The layers

One of the things I do routinely is to converted a photo to a Black/White, this allows me to evaluate the contrast range of an image. The settings for the Black/White Layer: ‘Normal’, ‘Opacity’ 100%; Red: 75; Yellow: 75; Green: 00; Cyan: 00; Blue: 00; Magenta: 00.

After doing this, another layer was added, a duotone tint composed of C030/M060/Y100/K020 to give the over all photo a tinted appearance. Reviewing the results, I tried a few combinations and then settled keeping the duotone but unselect the Black/White. 

Now I begin to fine-tune the percentages for the duotone so that there would be the right visual balance between the tint and the texture, while also permitting the orchid to achieve its optimum appearance.

Final version

Black/White conversion

Though I prefer the colour version of the picture, I still wanted to see it as a Black/White, not only to study the values but to see if it could stand on its own as a Black/White.

— — —

Part Two — The ground work

Image with only LAYERS and CURVES adjusted

Having taken several photographs that day, a number of exposures were in HDR and the following is a composite of three separate images with a variation of 1.7 f-stops between them. The lens was set to f-22 with an ISO of 200. All images in this presentation have a 300 dpi when worked in PS, including the previous demonstration.

The RAW files were first individually treated in PS before importing them into Photomatix Pro for the final assemblage. Re-imported into PS where adjustment in 'LEVLES' and "Curves' was made before adding any texture or colour tint layer.

Though this image differs technically from the previous non-HDR photograph, the following PS treatments however remain identical, other then that there are a couple of extra layers to demonstrate that by letting ones imagination wonder and experiment, we can achieve a variety of different results.

It was important for me to keep the same texture file and duotone tint, only adjusting the levels and percentages of both files and blurring both of the texture files so that its detail would not cause a conflict with the orchid or be seen as the same texture file used in the previous example.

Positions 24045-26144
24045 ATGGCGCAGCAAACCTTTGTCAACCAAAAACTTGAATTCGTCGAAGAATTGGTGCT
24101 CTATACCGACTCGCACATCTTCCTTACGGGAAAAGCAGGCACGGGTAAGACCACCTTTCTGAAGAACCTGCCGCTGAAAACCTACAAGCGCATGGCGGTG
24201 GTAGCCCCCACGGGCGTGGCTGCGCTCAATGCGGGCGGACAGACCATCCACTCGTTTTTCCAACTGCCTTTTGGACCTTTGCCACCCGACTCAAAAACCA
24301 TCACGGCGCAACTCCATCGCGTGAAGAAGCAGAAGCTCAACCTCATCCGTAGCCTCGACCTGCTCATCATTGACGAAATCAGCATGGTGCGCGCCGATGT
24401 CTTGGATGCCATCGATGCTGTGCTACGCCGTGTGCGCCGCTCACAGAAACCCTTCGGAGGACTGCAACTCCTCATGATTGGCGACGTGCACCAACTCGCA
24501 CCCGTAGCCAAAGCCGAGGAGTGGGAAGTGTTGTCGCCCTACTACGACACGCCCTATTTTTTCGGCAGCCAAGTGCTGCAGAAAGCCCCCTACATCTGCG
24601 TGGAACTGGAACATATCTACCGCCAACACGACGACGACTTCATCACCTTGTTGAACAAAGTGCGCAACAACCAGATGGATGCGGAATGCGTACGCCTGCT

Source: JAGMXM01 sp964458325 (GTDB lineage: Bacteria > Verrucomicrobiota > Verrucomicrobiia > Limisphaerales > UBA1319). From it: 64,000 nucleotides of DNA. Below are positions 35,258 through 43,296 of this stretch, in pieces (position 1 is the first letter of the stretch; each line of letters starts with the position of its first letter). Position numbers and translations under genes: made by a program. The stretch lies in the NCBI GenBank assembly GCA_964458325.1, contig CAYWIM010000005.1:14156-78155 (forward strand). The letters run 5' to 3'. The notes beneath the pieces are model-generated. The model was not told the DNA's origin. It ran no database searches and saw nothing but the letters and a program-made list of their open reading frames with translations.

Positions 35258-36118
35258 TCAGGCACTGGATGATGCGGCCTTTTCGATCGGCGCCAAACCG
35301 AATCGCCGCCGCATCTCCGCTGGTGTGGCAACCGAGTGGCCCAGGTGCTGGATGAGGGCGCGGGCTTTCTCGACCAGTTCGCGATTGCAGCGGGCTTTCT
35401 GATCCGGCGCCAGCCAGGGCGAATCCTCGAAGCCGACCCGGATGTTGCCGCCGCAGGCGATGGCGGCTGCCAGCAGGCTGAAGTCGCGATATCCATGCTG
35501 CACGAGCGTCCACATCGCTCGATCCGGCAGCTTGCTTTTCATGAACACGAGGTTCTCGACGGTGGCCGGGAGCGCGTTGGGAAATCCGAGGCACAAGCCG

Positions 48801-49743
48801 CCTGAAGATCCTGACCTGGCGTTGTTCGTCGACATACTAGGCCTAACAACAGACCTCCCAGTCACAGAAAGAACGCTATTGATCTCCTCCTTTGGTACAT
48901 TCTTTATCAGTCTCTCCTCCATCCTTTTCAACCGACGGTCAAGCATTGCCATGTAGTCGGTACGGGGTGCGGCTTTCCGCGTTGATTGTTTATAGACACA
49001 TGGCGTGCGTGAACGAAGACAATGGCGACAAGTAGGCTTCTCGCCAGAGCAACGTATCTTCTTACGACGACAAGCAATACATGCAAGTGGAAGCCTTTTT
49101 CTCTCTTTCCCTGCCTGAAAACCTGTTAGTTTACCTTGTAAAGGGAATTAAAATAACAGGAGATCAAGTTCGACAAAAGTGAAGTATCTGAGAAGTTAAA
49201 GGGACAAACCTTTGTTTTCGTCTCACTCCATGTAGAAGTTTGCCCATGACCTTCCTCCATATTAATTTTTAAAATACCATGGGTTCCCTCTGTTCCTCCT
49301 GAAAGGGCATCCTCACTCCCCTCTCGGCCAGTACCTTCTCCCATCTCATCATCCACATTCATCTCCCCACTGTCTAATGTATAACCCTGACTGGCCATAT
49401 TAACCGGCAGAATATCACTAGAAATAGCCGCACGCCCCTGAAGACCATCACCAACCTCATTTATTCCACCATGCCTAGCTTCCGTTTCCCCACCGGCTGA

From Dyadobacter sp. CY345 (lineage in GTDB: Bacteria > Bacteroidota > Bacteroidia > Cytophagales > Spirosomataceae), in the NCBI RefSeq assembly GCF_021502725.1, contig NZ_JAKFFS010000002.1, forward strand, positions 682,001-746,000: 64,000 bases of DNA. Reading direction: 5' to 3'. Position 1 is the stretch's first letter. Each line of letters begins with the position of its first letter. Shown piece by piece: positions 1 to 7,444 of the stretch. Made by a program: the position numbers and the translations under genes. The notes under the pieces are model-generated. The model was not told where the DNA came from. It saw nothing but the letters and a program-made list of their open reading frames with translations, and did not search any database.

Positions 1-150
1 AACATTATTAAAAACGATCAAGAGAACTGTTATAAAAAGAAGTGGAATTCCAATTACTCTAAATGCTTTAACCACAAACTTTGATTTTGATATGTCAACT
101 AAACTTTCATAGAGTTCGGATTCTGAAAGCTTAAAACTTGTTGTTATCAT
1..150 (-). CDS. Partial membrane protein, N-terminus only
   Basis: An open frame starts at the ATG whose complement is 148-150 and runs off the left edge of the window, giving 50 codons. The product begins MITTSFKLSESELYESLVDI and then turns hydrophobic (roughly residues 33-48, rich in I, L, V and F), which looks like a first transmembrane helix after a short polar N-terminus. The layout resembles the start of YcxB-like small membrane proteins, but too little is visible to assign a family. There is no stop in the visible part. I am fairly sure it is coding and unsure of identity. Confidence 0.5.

The first layer in the manipulation is the C030/M060/Y100/K020 duotone tint; the layer is set to ‘Luminosity’ and the ‘Opacity’ to 25%.

This is followed with an overlay of the texture then applying Gaussian Blur, with a setting of radius 10.0 pixels; the layer to ‘Multiple’ and ‘Opacity’ to 75%, giving the image a grim appearance.

Wanting a little more of a grunge look, I experimented with another layer of blurred texture by simple duplicating the layer. The layers settings for texture #2 was changed to ‘Overlay’, with an ‘Opacity’ at 60% after achieving a desired effect for this stage of the process. 

Though I liked the golden effect that countered nicely with the grunge in the previous example, my next step is once again to see the contrast range by adding a Black/White conversion layer, which turned down the colour tones but only partially since the layers was set to 50%, making the flowers appear more faded. Settings for the first Black/White are: Layer: ‘Normal’, ‘Opacity’ 50%; Red: 60; Yellow: 60; Green: 40; Cyan: 60; Blue: 20; Magenta: 80.

With the second Black/White conversion layer added for the purpose of seeing it as a Black/White, I decided to play around with the settings after seeing it set to ‘Screen’, when the image became lighter, appearing having naturally faded over time. Settings for this second Black/White are: Layer: ‘Screen’, ‘Opacity’ 100%; Red: 60; Yellow: 60; Green: 40; Cyan: 60; Blue: 20; Magenta: 80.